The Founders of Harley-Davidson 1901 to World War II
Have you ever wondered? Volume 3
In the third series of our “Have you ever wondered?” blog, we go back in time to rediscover those responsible for creating the modern Harley-Davidson brand we all love so much.
Going back over 120 years ago, William S. Harley, a 20-year-old from Milwaukee, Wisconsin created plans to apply a regular pedal bicycle frame with a 116cc small displacement engine and four-inch flywheels. Arthur Davidson, another Milwaukee native, and childhood friend of Harley, worked in a machine shop in the North End of their home city to perfect their motorized bicycle. With the help of Walter Davidson, Arthur’s brother, the three friends realized that their first motorized bicycle wasn’t powerful enough to climb the hills around Milwaukee.
The trio began working on a new and improved machine with a larger displacement engine (up to 405cc) and larger (9.75”) flywheels. The new technological improvements allowed for further development and the birth of what many say is the world’s first Harley-Davidson motorcycle.
The new prototype loop-frame motorcycle was built in a backyard shed on the Davidson family property. In 1905, the newly established Harley-Davidson company placed advertisements in the Automobile and Cycle Trade Journal which resulted in their first official motorcycle sales. By 1906, Harley and the Davidson brothers built their first factory on Juneau Avenue (originally Chestnut Street) which is the current location of the Harley-Davidson corporate headquarters.
In 1911, the company introduced an improved V-Twin model with a larger 811cc engine and mechanically operated intake valves, as opposed to the “automatic” intake valves used on earlier V-Twin engines. By 1913, the original yellow brick factory had been replaced by a new five-story building, a symbol of their rising success. In fact, the new company began overtaking Indian Motorcycles which had dominated the racing scene prior. Total motorcycle production by 1914 had grown to over 16,000 bikes.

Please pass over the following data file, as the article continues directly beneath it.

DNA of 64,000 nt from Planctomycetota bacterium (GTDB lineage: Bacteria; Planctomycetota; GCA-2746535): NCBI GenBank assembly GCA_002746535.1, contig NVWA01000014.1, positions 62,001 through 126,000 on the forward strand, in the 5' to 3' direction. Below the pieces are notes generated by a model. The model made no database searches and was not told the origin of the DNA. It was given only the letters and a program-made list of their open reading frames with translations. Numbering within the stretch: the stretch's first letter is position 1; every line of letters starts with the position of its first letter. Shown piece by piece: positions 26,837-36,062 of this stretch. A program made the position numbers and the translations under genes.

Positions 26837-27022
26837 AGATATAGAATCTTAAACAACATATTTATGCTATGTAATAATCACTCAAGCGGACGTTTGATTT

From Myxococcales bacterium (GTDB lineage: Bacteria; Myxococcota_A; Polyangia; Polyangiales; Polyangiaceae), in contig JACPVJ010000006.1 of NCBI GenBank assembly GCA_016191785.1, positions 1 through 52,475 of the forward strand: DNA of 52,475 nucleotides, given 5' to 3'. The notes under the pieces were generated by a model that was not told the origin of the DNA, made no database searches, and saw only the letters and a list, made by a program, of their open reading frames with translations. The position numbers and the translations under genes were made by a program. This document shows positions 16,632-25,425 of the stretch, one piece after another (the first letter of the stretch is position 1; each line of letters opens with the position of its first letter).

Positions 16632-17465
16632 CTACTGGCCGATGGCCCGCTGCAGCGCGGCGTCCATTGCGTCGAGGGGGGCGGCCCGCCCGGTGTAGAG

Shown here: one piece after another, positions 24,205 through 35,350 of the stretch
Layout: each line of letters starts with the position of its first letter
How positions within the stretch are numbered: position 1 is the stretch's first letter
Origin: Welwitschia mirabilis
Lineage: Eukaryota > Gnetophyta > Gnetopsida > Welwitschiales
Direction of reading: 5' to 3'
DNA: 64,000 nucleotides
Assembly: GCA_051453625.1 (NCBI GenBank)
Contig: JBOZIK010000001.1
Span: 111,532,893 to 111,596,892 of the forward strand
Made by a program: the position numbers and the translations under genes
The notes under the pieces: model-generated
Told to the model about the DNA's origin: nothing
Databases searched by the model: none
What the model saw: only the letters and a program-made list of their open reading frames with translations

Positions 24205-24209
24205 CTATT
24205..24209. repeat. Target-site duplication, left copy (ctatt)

By 1917, with the United States entering World War I, Harley-Davidson motorcycles were adopted for military use. In total, the U.S. military had purchased over 20,000 Harley-Davidson motorcycles. By 1920, Harley-Davidson became the largest motorcycle manufacturer in the world, with dealerships in 67 countries, and over 28,000 total bikes produced. Another milestone came in 1921 when Otto Walker set a record on a Harley-Davidson as the first motorcycle to win a race average more than 100 miles per hour.
Additional technological feats came during the 1920s, when the “teardrop” gas tank was debuted in 1925, along with a 1,213cc engine. Unfortunately, the Great Depression arrived, and total sales fell from 21,000 in 1929 to less than 4,000 in 1933. To combat the slumping sales, Harley-Davidson pivoted to creating industrial powerplants based on their existing motorcycle engines, along with a three-wheeled delivery vehicle known as the Servi-Car which remained in production until the 1970s.
Eventually, by 1937, all Harley-Davidson motorcycle flathead engines were equipped with dry-sump oil recirculation systems similar to the one introduced in the “Knucklehead” OHV engine. By this time, Harley-Davidson was one of only two motorcycle companies to have survived the Great Depression and again began producing vast numbers of motorcycles for the US Army in World War II, numbering almost 90,000 to the United States and its allies. Because of their work, Harley-Davidson received two Army-Navy “E” Awards, one in 1943 and a second in 1945 which were awarded for excellence in production.
The Americans and Brits weren’t the only ones benefitting from Harley-Davidson’s motorcycles. Under the Lend-Lease program, the Soviet Union received at least 30,000 bikes. Production of the military-use motorcycles stopped at the end of World War II but resumed from 1950-1952 for use in the Korean War.
Harley-Davidson also resumed civilian production with a range of large V-twin motorcycles that were successful both on racetracks and for private buyers. With newfound prestige and tradition, Harley-Davidson was well positioned for several decades of success following the end of the second World War.
If you’re ready or just thinking about selling your motorcycle, click here for a free no-obligation quote. You can also stop by our Harley-Davidson dealership in Miami (Miami Gardens) and our South Miami location (Cutler Bay).